Top British legal firm Freshfields Bruckhaus Deringer has hired image consultants to give their employees advice on how to dress more appropriately for the workplace. Their guidelines for women are mainly to stop being so damn masculine — oh, and slutty, too.
Female lawyers at Freshfields Bruckhaus Deringer have been advised to team their stilettos with skirts rather than trousers to ‘embrace their femininity’.
But they can’t embrace it too much.
Necklaces, they have been warned, should be avoided as they could draw undue attention to the bustline.
That’s right, ladies! Enough with the comfort, already. Be prettier and more womanly for us — but not too pretty. No one likes a skank. What, is this advice straight out of the 40s?
But hey, before you get that nice new skirt of yours all in a twist (those things can be hard to untangle in the stilettos you’re undoubtedly now wearing), be aware that while the men haven’t been admonished to dress more masculine, they have also been warned against being too sexual:
And in a bid to keep everything above board, male employees have been told not to allow their ties to hang below their belts for fear of drawing unwanted attention to their nether regions.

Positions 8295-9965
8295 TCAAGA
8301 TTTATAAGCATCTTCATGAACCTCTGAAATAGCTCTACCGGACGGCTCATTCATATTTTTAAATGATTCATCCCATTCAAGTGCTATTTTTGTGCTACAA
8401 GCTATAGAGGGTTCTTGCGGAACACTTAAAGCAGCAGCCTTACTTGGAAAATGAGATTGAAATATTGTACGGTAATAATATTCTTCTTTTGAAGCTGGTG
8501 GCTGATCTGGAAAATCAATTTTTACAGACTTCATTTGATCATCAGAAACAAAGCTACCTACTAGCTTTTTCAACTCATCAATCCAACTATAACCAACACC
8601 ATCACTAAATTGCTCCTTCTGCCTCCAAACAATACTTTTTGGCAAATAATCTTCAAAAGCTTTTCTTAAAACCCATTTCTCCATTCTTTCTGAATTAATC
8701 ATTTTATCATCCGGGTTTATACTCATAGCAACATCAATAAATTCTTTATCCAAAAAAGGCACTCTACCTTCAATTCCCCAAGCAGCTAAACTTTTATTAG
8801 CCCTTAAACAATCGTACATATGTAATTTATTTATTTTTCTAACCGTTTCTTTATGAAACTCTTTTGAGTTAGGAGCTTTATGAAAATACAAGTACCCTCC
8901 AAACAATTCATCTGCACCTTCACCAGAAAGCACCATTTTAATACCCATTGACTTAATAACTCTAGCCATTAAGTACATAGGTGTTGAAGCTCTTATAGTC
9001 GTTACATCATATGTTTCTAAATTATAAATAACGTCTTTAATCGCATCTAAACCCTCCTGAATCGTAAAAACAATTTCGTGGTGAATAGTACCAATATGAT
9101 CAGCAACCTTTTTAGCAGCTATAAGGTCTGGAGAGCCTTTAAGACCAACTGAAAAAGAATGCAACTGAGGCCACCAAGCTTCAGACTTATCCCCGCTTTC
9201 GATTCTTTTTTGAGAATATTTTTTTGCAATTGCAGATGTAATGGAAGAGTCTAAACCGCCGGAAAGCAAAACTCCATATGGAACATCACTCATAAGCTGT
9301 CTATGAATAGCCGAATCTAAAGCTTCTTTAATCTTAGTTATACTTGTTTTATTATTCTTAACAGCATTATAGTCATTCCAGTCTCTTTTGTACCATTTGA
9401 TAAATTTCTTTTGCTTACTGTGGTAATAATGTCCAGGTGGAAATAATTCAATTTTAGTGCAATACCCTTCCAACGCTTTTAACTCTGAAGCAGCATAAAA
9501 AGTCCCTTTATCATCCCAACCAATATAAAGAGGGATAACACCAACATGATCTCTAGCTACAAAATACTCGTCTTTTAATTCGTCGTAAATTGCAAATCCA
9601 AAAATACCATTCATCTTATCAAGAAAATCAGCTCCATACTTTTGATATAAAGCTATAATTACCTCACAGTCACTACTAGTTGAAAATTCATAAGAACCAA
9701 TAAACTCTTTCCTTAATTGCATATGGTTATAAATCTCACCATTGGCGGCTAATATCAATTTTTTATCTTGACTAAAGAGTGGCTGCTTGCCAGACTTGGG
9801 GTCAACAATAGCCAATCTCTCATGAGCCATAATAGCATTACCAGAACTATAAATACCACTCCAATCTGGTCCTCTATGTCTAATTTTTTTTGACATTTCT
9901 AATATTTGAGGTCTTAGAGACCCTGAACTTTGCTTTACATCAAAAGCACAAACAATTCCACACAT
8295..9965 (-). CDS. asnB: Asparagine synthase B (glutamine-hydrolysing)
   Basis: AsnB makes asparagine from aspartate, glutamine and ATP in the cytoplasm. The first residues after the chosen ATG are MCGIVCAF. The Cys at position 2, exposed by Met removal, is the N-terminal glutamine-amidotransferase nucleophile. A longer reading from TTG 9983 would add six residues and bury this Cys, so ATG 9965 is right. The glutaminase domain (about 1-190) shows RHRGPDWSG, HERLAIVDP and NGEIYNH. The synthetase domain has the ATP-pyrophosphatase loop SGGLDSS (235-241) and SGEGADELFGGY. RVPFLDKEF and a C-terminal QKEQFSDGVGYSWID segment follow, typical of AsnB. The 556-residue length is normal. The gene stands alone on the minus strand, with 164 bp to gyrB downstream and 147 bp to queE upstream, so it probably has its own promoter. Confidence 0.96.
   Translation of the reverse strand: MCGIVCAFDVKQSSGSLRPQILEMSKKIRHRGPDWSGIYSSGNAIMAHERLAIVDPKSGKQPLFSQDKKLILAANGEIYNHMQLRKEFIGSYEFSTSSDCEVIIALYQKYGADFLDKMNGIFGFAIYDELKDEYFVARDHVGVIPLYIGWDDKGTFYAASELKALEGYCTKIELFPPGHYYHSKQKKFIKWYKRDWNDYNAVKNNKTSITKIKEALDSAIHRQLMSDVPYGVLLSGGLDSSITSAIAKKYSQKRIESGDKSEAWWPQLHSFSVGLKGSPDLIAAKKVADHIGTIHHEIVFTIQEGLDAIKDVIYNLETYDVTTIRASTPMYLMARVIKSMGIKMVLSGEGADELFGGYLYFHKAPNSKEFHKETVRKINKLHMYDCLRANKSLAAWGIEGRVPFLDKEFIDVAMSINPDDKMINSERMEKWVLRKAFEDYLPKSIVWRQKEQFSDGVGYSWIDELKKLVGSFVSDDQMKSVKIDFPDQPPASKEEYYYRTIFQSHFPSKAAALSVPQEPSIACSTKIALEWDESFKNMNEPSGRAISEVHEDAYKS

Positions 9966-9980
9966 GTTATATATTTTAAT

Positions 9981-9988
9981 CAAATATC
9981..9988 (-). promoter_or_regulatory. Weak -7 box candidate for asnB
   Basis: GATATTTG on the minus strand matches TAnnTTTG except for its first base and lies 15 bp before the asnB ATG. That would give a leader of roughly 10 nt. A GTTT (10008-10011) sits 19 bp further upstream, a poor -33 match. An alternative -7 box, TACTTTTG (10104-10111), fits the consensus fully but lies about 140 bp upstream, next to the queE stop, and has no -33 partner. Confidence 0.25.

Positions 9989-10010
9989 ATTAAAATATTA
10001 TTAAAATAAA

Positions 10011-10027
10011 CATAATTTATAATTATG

Uh, right. What?
I know that I ought to be more annoyed that amused. And I’m working hard at it. Luckily, Sociological Images brings it back down to earth for us with an astute analysis:
A spokesman for the company doling out this advice says that it’s about being “professional.” This is a great term to take apart. What do we really mean when we say “professional”?
How much of it has to do with proper gender display or even, in masculinized workplaces, simply masculine display?
How much of it has to do with whiteness? Are afros and corn rows unprofessional? Is speaking Spanish? Why or why not?
How much of it has to do with appearing attractive, heterosexual, monogamous, and, you know, not one of those “unAmerican” religions?
For that matter, how much of it has to do with pretending like your work is your life, you are devoted to the employer, and your co-workers are like family (anyone play Secret Santa at work this year)?
Indeed. While this may initially seem like just yet another bit of obnoxiously run of the mill sexism, it begs an important question. Who gets to decide what is and is not professional? And how many layers of oppression get all wrapped up in that decision?
Thanks to Kristen for the tip.